In a case relating to childhood vaccinations (Vavřička and Others v the Czech Republic), where vaccines were not physically enforced, but parents could face a fine and unvaccinated children be excluded from pre-school, the Court found that the policy was compatible with the ECHR in the particular circumstances examined.
Some anti-vax groups have argued vaccine mandates breach the post-WWII ‘Nuremberg Code’ drawn up on the back of the actions of Nazi doctors in concentration camps. Notwithstanding the broader absurdity of comparing Nazi atrocities to public health measures, the Code related to persons being subject to forcible medical experiments, not to the provision of vaccines.
Can you apply the human rights test to vaccination passes?
Yes. A vaccination pass being required for access to aspects of social life can amount to an interference with the right to a private life, thus engaging Article 8 of the ECHR. This does not, however, in itself mean that the interference could not be justified under the terms of the human rights test.
The ‘legitimate aims’ pursued by such a measure would, as with facemasks, centre on the protection of health and protection of the rights of others (i.e. the right to life, etc). In terms of assessing the proportionality of requiring vaccine passports in certain circumstances for the protection of health, we must consider both the health of those in the social situation in question (including the evidence of reduced transmission of the virus where persons are vaccinated or tested), the knock on effect of reducing pressure on the NHS caused by hospitalisations, and the extent to which the measure is likely to encourage vaccine take-up.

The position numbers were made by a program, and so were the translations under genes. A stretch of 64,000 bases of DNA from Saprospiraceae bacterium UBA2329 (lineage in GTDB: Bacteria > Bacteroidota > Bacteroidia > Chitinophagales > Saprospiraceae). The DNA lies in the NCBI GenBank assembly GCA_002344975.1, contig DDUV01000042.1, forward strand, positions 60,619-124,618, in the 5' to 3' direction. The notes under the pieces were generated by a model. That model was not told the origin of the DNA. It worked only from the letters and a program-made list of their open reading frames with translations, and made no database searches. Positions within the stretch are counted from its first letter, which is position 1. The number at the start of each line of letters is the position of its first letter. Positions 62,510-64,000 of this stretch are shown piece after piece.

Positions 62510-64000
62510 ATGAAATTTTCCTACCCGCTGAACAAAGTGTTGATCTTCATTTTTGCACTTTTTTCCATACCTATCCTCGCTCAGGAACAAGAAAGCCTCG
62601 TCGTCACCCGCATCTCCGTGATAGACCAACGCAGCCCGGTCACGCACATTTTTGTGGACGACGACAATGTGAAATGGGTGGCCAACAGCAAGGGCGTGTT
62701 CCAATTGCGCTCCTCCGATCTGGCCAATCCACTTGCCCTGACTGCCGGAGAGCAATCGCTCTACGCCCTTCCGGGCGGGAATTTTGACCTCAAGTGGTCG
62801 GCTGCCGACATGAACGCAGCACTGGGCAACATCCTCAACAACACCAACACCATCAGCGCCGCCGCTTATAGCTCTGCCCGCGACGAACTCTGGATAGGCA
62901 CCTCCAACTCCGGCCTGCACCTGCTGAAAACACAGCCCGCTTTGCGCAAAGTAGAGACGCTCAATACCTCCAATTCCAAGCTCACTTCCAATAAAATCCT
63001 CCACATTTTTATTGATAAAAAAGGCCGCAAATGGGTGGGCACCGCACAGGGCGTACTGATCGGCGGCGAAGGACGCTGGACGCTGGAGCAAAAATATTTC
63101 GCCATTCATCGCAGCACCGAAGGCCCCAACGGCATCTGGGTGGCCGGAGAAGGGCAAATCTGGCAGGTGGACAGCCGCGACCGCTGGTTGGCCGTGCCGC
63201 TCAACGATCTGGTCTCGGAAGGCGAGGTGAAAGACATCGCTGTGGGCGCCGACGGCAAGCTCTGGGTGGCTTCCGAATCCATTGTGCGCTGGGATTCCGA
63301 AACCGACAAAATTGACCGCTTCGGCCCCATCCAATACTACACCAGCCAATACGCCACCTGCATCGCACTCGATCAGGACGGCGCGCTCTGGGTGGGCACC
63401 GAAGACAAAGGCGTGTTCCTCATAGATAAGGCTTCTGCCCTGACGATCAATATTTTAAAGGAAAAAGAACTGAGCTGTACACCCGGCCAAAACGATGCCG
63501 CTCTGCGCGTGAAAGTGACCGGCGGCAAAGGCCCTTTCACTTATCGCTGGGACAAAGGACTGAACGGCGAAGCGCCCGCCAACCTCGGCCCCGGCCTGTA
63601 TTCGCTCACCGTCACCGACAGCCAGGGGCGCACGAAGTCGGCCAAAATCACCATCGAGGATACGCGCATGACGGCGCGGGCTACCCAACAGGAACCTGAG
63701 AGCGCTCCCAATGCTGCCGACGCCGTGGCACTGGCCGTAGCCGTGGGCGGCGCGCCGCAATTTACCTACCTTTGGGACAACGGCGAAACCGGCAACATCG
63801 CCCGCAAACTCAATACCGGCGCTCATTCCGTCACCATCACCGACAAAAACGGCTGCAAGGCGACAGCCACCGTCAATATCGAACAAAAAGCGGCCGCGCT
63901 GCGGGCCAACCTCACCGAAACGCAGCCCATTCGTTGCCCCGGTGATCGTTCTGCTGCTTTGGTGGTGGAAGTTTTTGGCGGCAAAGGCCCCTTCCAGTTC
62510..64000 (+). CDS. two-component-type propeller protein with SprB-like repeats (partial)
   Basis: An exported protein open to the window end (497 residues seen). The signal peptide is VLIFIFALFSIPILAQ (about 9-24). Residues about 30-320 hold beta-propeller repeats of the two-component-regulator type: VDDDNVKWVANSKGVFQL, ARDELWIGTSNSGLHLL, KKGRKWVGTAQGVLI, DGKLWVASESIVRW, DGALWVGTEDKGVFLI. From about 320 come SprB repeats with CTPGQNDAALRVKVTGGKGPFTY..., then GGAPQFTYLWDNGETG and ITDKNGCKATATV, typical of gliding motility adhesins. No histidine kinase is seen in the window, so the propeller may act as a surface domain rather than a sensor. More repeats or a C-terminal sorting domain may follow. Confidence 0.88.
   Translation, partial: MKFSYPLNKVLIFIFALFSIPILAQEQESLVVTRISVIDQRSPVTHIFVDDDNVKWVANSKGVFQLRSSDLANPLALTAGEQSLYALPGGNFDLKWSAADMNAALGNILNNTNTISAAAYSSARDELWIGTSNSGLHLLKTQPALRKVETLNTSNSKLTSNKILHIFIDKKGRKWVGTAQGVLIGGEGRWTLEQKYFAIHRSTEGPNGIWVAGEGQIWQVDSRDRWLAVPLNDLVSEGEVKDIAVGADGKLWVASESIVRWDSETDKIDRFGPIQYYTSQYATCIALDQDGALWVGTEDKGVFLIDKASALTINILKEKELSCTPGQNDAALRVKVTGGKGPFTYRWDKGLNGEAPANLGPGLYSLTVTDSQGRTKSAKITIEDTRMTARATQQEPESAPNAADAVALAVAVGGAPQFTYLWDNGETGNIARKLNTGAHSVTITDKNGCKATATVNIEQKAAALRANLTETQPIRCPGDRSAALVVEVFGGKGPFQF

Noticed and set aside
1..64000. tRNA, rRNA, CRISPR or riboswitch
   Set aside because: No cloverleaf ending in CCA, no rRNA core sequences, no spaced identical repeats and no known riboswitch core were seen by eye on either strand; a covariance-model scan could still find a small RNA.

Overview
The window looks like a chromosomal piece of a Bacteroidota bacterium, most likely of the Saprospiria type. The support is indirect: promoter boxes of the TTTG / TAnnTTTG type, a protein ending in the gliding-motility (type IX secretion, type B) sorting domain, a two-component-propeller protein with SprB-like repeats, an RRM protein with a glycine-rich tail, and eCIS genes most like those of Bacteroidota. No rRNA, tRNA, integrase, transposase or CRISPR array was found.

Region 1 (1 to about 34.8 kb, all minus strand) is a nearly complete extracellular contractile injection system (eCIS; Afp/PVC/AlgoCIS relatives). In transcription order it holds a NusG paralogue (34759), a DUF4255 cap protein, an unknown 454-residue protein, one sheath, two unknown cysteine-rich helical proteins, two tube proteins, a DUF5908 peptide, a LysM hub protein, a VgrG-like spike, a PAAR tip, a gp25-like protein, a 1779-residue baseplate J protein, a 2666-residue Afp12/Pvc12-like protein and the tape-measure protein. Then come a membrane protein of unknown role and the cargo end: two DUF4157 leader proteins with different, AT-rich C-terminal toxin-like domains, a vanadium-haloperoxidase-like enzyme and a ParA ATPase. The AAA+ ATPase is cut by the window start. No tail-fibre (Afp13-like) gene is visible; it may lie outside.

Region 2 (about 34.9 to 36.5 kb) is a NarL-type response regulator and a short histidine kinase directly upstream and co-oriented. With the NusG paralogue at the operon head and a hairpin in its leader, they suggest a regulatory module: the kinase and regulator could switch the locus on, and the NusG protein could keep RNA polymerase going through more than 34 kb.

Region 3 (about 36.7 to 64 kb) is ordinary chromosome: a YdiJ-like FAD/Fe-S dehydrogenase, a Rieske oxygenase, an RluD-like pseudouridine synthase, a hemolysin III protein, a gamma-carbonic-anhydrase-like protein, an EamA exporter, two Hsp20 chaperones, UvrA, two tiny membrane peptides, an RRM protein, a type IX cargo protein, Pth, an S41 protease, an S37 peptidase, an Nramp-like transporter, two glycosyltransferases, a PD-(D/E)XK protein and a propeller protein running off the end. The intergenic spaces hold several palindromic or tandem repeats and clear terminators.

In terms of assessing the proportionality of the restriction and the risks of discrimination on the basis of protected characteristics, an assessment should balance the likely impact of the measure on rights in light of any provisions to provide exemptions.
Relevant issues arise for (a) the rights of those who could avail of a vaccine passport that requires the production of proof of identity combined with vaccination status to access aspects of social life, and (b) the rights of those who could not or would not qualify for a vaccine certificate, or do not wish to avail of one whose access to social life would therefore be restricted.
The proportionality test will also depend on the arenas to which a requirement for a vaccine passport is imposed. For example, requiring the production of aa vaccine passport to enter a restaurant or nightclub (with the latter being particularly high risk) does not amount to limiting access to essential services.